New Course for Fall 2015
The Modern and Contemporary City
City Planning 290B/Comparative Literature 240
Wurster Hall 314B
Instructors: Mia Fuller (Italian Studies) and Harsha Ram (Slavic Languages and Literatures, Comparative Literature)
This seminar will focus on the paradoxical nature of the modern city, at once the site of alienation and of emancipation, of political power as well as cultural experimentation and resistance. The seminar seeks to complicate and enrich the trajectory of received urban theory by looking to the diverse modernities of cities such as Paris, Moscow, Addis Ababa, Tbilisi, Detroit, Mumbai and Mexico City.
Cultural production to be read or discussed will include poetry, selected fiction, art and urban spaces from monuments to restaurants, cafés, squares and streets.
The course is one of four new interdisciplinary, team-taught courses offered each year by the Global Urban Humanities Initiative. To learn more about this course, click here.
Linguistic Landscape 7
The 7th International Linguistic Landscape Workshop
Thursday-Saturday, May 7-9, 2015
Dwinelle Hall, UC Berkeley
Questioning Boundaries, Opening Space: Advancing New Topics, Methods, and Applications, the 7th International Linguistic Landscape Workshop and first in the series to take place in the U.S., will be at Berkeley Thursday-Saturday, May 7-9.
Registration cost: $170
Registration deadline: April 30
Co-sponsored by the Global Urban Humanities Initiative
For more information and a detailed schedule, visit http://linguisticlandscape7.berkeley.edu/.
KATHAKALI FOR THE CONTEMPORARY PERFORMER
ARTIST TALK AND WORKSHOP WITH MAYA KRISHNA RAO
On the afternoon of April 9th, Maya Krishna Rao lead a one-and-a-half-hour workshop on the principles of Kathakali, including an introduction to working with breath, rhythm, gesture and facial expressions, and an emphasis on how these tools may inspire the imagination of the contemporary performer, storyteller or activist. This was followed by light refreshments and a Q&A session in which Rao also offered clips of her past work in New Delhi.
The event was free and open to the public.
Rao’s visit drew audiences from diverse student bodies across campus. Her visit fostered interdisciplinary conversations on the ways in which performance, new and trans-media art practice, and gesture (drawn from Kathakali) may offer a space for critical reflection on the ‘intimate and the immense,’ or, the body and its engagement with larger social and political forces in urban spaces.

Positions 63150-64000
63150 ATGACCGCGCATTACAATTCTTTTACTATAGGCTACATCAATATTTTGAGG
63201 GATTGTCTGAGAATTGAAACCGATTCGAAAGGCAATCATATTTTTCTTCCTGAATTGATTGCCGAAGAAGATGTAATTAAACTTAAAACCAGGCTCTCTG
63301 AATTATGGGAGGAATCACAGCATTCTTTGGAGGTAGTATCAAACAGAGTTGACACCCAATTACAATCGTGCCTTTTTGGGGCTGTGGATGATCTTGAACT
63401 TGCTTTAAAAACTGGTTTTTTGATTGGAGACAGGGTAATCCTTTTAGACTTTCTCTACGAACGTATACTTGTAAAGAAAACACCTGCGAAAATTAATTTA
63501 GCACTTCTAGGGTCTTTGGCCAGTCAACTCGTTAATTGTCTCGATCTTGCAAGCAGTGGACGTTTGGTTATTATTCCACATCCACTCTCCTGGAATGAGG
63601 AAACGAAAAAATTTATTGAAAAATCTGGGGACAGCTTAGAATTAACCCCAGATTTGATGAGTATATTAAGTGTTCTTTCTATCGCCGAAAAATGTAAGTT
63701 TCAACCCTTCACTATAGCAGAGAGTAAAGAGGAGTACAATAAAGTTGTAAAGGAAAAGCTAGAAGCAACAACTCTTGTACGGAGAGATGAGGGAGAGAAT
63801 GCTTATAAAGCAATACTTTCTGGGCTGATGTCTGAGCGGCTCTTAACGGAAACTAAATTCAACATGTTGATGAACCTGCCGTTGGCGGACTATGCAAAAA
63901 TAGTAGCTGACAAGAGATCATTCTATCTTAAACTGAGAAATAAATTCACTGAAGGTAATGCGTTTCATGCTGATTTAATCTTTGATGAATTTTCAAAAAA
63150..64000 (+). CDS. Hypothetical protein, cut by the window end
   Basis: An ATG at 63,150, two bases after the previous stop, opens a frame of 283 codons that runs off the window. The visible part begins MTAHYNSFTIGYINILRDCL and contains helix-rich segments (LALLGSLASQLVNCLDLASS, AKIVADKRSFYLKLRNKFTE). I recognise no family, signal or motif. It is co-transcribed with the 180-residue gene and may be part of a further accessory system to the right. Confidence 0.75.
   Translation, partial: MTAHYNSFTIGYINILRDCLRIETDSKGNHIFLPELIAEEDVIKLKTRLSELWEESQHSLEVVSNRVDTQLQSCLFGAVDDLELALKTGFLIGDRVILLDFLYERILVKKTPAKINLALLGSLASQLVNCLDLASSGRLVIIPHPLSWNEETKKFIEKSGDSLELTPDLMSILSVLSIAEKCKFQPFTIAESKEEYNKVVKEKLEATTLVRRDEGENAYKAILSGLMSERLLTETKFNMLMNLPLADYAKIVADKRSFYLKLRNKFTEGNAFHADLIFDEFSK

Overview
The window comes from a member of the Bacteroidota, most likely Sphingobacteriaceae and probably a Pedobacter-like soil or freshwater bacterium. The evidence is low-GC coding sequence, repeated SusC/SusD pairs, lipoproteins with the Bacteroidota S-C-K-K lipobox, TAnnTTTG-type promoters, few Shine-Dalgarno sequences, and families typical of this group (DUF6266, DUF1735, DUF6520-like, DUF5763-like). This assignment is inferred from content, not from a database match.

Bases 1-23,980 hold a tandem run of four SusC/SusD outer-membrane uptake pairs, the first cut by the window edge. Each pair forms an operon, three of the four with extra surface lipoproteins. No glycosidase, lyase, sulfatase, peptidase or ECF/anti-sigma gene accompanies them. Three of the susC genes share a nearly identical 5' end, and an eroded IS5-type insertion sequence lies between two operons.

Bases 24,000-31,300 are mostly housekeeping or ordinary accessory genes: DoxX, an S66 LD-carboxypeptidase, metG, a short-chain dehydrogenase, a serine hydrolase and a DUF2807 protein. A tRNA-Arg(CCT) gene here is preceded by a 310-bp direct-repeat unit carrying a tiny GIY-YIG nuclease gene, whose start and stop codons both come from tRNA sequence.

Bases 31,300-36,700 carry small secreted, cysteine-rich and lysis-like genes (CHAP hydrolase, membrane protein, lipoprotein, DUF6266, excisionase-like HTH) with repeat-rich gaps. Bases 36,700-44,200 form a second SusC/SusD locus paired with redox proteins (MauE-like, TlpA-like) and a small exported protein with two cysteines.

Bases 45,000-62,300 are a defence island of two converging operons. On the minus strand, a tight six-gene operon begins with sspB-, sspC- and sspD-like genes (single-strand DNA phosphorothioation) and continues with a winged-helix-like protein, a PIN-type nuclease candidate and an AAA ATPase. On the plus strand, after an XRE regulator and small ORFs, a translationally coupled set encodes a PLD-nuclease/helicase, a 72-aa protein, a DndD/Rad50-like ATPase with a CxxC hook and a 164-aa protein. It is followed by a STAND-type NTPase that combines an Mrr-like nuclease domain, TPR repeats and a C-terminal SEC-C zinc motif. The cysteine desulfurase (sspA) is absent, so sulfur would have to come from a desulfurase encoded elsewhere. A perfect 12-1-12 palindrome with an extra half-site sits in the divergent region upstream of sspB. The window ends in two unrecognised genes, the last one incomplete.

Maya Krishna Rao (b. New Delhi 1953) has been producing work as a dance and theater artist, director, writer, educator and activist in India for the past 30 years. She combines many years of intensive Kathakali (17th century masked dance drama) practice with burlesque, political cabaret, street theater and new media tactics to create compelling solo pieces that critically engage current socio-political issues in urban India: in recent years, her performances have thematically addressed the questions of rural-urban migration, contemporary consumerist culture in New Delhi, gender-based violence in the city, and urban protest culture. For her extensive body of innovative work, she received the Government of India’s highest honor for a practicing artist in 2010, the Sangeet Natak Akademi Award.
This event was co-sponsored by the UC Berkeley Department of Theater, Dance + Performance Studies, Global Urban Humanities Initiative, Institute for South Asia Studies, and the Contemporary Drama Working Group.
Sensing Cityscapes in the News!
The Global Urban Humanities Initiative brings together the humanities and environmental design to investigate cities and the urban human experience. Thanks to a generous 3.5-year grant from the Mellon Foundation, the Initiative is creating innovative cross-disciplinary courses and sponsoring symposia to energize scholarship that challenges traditional boundaries. To keep up to date with us, join our email list.